Balloon sparks intrigue

February 14, 2023  - By

Feb. 4 saw the news networks alive with sometimes wild reports about UFOs, UAVs and then a balloon. Balloons are used for weather forecasting on a regular basis, launched daily into the stratosphere with payloads gathering wind speed and direction, temperature, humidity, pressure and, of course, position.

Synchronized twice a day at about 900 locations around the world, balloons are released into the stratosphere gathering essential atmospheric data to feed our weather forecasts. Reaching altitudes of 20 miles, these balloons often drift on winds as far as 125 miles from the release point, broadcasting measurements from their onboard sensors.

At first, maybe North American Aerospace Defense Command (NORAD) thought the balloon crossing into Alaska’s airspace was just one of these high-altitude weather prediction vehicles. Aircraft were apparently scrambled, and initially it was decided there was no threat, so the balloon was allowed to continue and enter Alaskan airspace. It was detected and subsequently tracked by both the United States and Canada for some time as it continued to drift on the jet stream over the border into the lower 48. Then, people in and around Billings Montana (home to one of the nation’s three nuclear missile silo fields at Malmstrom Air Force Base) started to send in reports of a very large balloon high overhead — according to one observer with a high-resolution camera, it even seemed to be stationary for 35 minutes.

Apparently, by the time the good folks in Montana were looking up, the Pentagon had decided the balloon was a Chinese surveillance vehicle. To get this detail, one or more U-2 high altitude reconnaissance aircraft had been dispatched to investigate. The collected U-2 information spotted markings of a Chinese manufacturer on the 200-foot-tall balloon. A payload the size of a small passenger jet dangled some 20 feet below the balloon canopy. It had several antennas of various configurations. A huge solar panel was attached — presumably to power its suite of surveillance sensors.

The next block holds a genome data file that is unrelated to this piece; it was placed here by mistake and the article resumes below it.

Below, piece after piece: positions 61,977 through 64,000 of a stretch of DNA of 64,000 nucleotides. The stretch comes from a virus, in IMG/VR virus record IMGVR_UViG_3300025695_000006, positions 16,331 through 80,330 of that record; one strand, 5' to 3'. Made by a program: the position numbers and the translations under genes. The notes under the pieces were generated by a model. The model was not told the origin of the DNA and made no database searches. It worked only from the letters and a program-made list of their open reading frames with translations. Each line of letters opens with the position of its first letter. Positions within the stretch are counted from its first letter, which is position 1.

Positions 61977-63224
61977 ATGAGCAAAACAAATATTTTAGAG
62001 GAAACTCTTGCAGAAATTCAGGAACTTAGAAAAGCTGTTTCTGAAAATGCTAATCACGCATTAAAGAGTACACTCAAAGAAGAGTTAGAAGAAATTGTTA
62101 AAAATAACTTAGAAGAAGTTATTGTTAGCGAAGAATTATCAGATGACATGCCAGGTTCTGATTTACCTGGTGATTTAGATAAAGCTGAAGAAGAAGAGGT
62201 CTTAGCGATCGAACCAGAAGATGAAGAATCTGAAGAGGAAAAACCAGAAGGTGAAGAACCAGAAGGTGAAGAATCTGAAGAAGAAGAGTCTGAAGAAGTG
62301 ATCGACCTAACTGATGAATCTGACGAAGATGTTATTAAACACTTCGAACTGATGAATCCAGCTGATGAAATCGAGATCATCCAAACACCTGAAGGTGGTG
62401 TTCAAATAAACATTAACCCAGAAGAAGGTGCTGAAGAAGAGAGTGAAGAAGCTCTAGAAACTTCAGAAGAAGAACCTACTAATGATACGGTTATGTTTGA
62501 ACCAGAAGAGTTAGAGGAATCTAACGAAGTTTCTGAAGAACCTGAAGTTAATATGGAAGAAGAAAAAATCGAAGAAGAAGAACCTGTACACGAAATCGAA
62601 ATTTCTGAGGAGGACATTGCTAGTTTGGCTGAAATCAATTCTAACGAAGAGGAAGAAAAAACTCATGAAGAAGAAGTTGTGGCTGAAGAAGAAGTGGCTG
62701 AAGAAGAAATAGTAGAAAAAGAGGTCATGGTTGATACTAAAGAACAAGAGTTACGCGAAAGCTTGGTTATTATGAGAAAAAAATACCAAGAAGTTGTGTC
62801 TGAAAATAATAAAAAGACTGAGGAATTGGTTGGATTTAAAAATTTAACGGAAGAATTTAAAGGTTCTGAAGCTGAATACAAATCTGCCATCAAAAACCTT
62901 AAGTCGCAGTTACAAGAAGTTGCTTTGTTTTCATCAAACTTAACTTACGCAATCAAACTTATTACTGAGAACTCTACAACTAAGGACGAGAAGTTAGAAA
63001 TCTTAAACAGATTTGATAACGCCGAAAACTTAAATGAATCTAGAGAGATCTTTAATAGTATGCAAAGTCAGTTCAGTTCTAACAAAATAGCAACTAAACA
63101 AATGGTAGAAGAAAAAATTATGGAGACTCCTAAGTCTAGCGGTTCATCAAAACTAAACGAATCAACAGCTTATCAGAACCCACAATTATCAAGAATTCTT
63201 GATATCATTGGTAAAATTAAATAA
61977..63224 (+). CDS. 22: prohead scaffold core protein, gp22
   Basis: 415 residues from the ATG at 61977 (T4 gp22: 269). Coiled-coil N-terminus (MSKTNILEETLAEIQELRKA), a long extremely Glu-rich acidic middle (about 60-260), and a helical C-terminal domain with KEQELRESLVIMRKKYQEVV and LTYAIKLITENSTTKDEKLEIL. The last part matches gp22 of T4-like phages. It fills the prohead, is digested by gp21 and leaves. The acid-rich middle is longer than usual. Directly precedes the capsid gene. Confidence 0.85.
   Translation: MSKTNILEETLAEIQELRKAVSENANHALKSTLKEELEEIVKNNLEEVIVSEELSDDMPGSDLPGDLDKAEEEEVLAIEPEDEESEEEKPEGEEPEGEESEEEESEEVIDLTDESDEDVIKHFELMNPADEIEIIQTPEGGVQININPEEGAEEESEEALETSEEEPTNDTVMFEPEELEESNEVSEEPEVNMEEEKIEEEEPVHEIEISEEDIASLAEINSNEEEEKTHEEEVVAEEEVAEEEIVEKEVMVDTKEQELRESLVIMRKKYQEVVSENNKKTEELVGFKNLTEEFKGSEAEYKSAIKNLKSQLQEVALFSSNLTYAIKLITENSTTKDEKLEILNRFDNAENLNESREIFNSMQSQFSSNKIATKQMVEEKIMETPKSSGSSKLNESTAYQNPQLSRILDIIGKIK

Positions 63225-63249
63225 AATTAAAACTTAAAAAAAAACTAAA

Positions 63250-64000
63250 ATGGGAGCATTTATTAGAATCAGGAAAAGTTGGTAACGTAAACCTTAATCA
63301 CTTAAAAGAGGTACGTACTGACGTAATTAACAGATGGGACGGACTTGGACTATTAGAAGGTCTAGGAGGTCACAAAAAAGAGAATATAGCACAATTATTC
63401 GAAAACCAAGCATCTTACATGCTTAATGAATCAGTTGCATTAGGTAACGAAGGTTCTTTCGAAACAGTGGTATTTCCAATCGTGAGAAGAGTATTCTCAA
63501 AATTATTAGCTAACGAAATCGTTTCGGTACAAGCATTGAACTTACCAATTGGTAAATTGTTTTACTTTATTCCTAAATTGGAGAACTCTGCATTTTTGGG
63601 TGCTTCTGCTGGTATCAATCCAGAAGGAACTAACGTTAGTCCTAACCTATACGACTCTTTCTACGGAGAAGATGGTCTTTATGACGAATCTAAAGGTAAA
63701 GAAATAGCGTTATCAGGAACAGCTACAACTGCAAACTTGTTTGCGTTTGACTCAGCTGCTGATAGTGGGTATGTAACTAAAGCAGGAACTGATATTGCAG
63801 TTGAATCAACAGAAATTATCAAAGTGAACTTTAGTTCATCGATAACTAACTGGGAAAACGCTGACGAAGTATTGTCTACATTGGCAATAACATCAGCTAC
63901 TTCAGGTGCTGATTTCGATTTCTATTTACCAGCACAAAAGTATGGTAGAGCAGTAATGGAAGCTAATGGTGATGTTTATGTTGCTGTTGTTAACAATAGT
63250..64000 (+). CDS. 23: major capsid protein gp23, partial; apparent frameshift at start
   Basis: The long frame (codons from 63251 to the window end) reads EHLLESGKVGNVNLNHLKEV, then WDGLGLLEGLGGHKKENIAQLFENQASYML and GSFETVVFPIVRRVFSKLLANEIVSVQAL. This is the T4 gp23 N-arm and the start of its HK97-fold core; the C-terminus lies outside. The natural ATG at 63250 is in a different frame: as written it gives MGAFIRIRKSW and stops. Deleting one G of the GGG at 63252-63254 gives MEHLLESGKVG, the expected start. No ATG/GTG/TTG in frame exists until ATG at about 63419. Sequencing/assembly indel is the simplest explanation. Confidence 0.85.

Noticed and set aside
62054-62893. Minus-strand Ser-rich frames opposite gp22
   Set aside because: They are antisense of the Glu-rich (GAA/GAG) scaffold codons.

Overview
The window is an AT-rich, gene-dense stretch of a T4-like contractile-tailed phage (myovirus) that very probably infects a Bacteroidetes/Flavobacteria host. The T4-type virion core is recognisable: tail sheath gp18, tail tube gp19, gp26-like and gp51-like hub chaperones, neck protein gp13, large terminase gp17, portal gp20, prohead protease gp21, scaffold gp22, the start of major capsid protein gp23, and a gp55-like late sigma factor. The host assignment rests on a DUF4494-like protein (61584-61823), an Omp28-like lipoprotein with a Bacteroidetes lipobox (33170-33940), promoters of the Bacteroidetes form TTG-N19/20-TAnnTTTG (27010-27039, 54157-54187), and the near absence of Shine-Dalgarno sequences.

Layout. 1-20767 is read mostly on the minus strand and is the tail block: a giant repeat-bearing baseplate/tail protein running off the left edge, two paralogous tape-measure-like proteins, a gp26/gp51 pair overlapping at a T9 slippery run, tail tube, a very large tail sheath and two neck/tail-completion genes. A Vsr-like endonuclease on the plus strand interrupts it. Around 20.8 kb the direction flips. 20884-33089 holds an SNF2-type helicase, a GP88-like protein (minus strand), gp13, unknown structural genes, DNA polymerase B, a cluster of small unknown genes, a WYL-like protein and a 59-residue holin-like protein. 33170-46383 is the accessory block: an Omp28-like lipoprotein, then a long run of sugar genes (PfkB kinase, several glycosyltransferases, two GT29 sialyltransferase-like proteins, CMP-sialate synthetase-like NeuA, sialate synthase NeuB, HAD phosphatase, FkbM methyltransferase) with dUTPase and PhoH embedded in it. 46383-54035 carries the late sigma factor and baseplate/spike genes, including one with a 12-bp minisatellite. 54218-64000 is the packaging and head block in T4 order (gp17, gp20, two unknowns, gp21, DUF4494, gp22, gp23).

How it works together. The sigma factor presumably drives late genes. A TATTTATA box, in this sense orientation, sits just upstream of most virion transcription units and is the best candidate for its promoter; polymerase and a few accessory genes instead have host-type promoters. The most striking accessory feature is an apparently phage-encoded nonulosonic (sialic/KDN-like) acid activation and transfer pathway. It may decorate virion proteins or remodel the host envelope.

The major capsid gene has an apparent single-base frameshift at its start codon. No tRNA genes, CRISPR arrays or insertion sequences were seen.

The Federal Aviation Administration (FAA) ordered a ground stop for all aircraft traffic at the Billings airport while decisions were made about downing the balloon or allowing it to proceed.

Meanwhile, it may seem obvious that both the United States and China have developed, launched and make use of surveillance satellites. I imagined that a couple of dozen of these space vehicles would be buzzing over not only each other’s landmass, but also surveilling dozens of other countries as they orbit the whole planet.

What I found was a report that China had at least 260 such orbital observation platforms in 2022, and the United States has even more. Isn’t that enough without resorting to lower-tech balloons?

It’s possible that some electronic transmissions are short range and would not be detected by surveillance satellites operating in geosynchronous orbit (22,000 miles out), or even at 300 miles where the International Space Station (ISS) and most surveillance satellites hang out. So, a slow-moving balloon at 20 miles up might be ideal to “sniff” ground transmissions from sensitive military installations, and if you could control the balloon to hover, all the better to pick up radio signals. Could the gathering of transmission data somehow be used to geo-locate the source? It’s something the U.S. military may be working on, too, as it is reportedly also building a fleet of autonomous dirigibles and balloons.